Ever the individualist, Hunter S. Thompson’s desire to have his cremated remains stuffed into a cannon then fired into oblivion, like much of his writing, proved to be a little more difficult than the masses could manage. How on earth could the lucky piece of artillery be chosen from a country that insists on the right of its citizens to bear arms?
The appropriate solution came in the form of a one-hundred-word-or-less essay contest sponsored by the Aspen Daily News. Incredibly, fifty replies were received. Sadly, a winner was never declared—it seems that Johnny Depp wrote a big cheque and moved Thompson’s blast up to the category of spectacle (complete with fireworks and celebrities).
Happily, Blue Kraning latched on to this marvellous fodder (the letters were also published in Harper’s Magazine) and has crafted a wonderful film around the most intriguing “Gonzo Patriot” entries.
Not surprisingly, those who own, fire and maintain devices intended to kill, maim or obliterate (other than the U.S. military, of course) are curious folk whose outlook on life is not far from the famed journalist. Purple-loving Paul Stone revels in the power of his bowling ball cannon. At point blank range, its targets (television, piano—a truly lost chord—BBQ and stuffed animals) burst on cue into smithereens in a slapstick fashion and accompanied by yuk-yuk banter that evokes memories of The Three Stooges. Hilariously, his, er, equipment, is carefully tended after every volley by the Swabettes (a chorus line of young women who dance up a storm in the finale) with Hanes’ briefs covered plungers “Was that good for you?” demurs one of the attendants after her cleansing poke into the tunnel of messy destruction.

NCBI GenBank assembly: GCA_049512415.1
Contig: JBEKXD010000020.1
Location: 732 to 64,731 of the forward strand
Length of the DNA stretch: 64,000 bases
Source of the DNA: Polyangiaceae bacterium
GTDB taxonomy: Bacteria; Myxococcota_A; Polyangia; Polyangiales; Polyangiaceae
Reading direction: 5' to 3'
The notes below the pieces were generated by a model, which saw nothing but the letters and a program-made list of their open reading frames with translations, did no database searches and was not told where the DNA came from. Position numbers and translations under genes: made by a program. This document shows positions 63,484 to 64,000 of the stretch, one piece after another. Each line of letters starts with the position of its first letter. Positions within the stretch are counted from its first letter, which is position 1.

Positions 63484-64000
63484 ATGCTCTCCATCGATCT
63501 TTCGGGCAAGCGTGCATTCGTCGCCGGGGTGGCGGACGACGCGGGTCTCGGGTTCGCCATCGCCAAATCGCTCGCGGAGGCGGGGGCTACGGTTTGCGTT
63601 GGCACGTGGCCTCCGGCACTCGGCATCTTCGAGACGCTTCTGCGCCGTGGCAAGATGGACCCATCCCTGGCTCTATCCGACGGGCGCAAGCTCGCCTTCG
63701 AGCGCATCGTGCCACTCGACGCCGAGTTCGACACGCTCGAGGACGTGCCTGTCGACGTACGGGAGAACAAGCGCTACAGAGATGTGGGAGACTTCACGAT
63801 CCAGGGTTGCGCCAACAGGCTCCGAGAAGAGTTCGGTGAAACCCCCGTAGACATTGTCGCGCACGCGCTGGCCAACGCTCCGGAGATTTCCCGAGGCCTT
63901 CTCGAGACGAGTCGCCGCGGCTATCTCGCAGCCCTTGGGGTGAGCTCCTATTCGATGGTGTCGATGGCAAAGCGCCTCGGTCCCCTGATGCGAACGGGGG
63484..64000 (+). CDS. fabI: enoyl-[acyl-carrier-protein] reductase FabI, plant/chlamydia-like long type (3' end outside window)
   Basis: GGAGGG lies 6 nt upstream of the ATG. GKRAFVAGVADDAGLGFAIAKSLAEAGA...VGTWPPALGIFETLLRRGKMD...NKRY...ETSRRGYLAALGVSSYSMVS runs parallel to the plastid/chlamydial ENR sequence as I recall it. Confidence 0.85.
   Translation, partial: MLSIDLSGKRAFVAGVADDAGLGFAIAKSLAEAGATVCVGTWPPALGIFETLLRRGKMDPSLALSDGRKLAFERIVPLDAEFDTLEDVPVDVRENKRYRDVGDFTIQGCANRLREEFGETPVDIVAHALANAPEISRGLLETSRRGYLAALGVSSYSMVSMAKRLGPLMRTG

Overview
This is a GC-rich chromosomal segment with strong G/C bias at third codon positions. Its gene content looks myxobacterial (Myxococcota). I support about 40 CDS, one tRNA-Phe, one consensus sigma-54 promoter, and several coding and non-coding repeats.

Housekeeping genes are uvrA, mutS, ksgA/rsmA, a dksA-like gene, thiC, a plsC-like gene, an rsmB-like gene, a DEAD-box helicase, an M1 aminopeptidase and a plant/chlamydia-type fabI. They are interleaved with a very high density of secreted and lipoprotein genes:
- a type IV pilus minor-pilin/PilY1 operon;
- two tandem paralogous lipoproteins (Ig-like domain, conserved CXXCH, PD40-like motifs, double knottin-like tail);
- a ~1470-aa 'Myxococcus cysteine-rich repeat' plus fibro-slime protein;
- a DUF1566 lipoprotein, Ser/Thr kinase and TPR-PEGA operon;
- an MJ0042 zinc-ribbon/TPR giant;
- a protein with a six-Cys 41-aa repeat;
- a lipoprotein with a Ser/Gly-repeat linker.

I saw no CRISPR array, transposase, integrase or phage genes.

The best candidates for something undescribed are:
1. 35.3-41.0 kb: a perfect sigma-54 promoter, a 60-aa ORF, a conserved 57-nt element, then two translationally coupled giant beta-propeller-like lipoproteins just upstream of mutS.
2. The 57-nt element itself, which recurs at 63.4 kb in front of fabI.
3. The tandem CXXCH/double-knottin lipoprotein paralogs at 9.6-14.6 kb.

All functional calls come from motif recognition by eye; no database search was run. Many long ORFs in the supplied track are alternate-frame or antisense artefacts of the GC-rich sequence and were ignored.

Steve Harris and his son demonstrate a variety of cannons and provide a gruesome reminder as to how “slow match” cord used to be wrapped around personal shooters as a form of torture—thank goodness those days are past ...
A trio of Coloradoans share a bottle of Jack Daniels as their pride and joy, Lulu, barks loudly after the traditional caution, “Fire in the hole,” indicates a lit fuse will soon find its target of black powder and throw another load of animal shit (an environmentalist at heart) back into the bush.
Jack and Jake are a pair of re-enactment specialists. Wearing Confederate gear (including an upside down U.S. belt buckle) they show off their precision drill with obvious passion and poise. Jake is the self-described androgynous leader (that’s a story in itself) who boldly marches side by side with men on week-long treks of reliving America’s deadly domestic dustups.
The film is brilliantly edited and features a couple of blissfully blasted sequences that are as marvellous as their shooters (several of whom have built their firepower from scratch—there’s a hobby that will guarantee docile neighbours).
As fun as the noise, smoke and recoils are, the finest moments come from Thompson. Many lines are quoted from his books (e.g., “Politics is the art of controlling your environment.”) by an assortment of the “cast.” In their choices, tenor and tone, the love and admiration for Thompson’s craft comes across in a way that even the reported praise from his countless admirers can’t match (“Somebody out there is being himself.”). The glue is the writer’s ability to blast away at his targets with equally powerful—often more deadly—words, observations and pleas for sanity. But he already knew that when writing his will.
The seven “Patriot Mini-Docs” are certainly worth a look. Paul Stone’s antics (putting the condom back into the condiments as he prepares cannonized ham sandwiches and devilled eggs is an instant cult classic) and the more personal back-stories of the shooting hobbyists add extra fun and depth to the proceedings. JWR